Guess we have to

Not sure why but since our chardonnay guzzling friends are still technically in the diabetes business, we should cover their earnings which were announced this morning and which for diabetes flat out sucked. Here are the highlights (well actually the lowlights is more appropriate) from the press release;

“In the second quarter, Lantus® sales were €758 million, down 16.2%. In the U.S., Lantus® sales decreased 33.7% to €284 million, mainly reflecting lower average net price and the increased contribution to the coverage gap related to Medicare Part D. In Europe, second-quarter Lantus® sales were €146 million, down 16.1% due to biosimilar glargine competition and patients switching to Toujeo®.”

The news isn’t much better for the company’s other diabetes products but why torture the poor bastards, have they not suffered enough. We have reached that point where Sanofi and diabetes once together like peanut and jelly are now more like an estranged couple slowly separating and ending a once happy marriage. These two don’t belong together anymore they just haven’t officially ended the relationship.

Just to prove they haven’t lost their reverse Midas touch and are absolutely the worst partner in diabetes the company last Friday cut ties with Lexicon. This move should shock no one for even had Zynquista made it through the FDA there really wasn’t much of a market for this drug. The only winner here would have been Lexicon who unfortunately is paying a heavy price for the separation with shares down over 70% so far today.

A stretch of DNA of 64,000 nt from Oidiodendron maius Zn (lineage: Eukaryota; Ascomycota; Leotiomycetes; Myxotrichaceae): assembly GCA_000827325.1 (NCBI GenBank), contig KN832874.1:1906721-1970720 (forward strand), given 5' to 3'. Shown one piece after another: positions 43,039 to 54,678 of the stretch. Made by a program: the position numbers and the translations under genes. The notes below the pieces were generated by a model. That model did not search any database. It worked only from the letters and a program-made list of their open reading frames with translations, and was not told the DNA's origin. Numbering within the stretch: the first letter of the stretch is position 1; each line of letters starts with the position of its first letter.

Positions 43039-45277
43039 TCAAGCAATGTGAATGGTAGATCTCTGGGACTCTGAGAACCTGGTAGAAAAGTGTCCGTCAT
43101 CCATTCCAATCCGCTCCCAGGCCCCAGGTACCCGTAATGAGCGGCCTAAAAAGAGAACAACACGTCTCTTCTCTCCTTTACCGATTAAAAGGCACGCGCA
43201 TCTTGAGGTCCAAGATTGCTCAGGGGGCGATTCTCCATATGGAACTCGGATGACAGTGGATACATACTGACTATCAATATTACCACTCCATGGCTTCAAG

It’s time to start thinking about whether or not the company will take any steps to get something for this once mighty franchise or will they simply let it die a slow and very painful death. The franchise even in its wounded state does have value and in the right hands with the realistic strategy could be a force in diabetes. It’s not like any company can just make insulin on a massive scale.

Since AstraZeneca, the most natural fit for Sanofi’s insulin franchise seems content on screwing up their own diabetes franchise the buyer would either be a non-traditional pharma player or private-equity. Unencumbered with the Sanofi panache for doing the wrong thing at the wrong time and then doing it in the worst possible way the new owners could turn the franchise into an insulin delivery company. An insulin delivery company which would own the most recognized name in insulin, Lantus and have a biosimilar short-acting insulin Admelog which they can price cheap plus if the new owners get the Verily partnership, they would also have the makings of a Tyler.

This new company could excuse the expression take the low road when it comes to insulin delivery by offering value priced insulin delivery systems. This would give Lilly and Novo Nordisk fits while turning the entire insulin market into a free for all. Insulin is already a commodity and given the increasing political pressure on insulin companies this move would reap tons of free PR.

Now does Sanofi know this or have the mental capacity to appreciate the possibilities? Do they understand that as badly as they have managed this franchise someone else could come along and pay them billions of dollars to take this franchise off their hands? Or are they so arrogant and blind that they think they can fix the franchise and transform it into what it needs to be? Please take a moment before you answer these question and remember this Sanofi, we are talking about here a company that could screw up a winning Powerball ticket.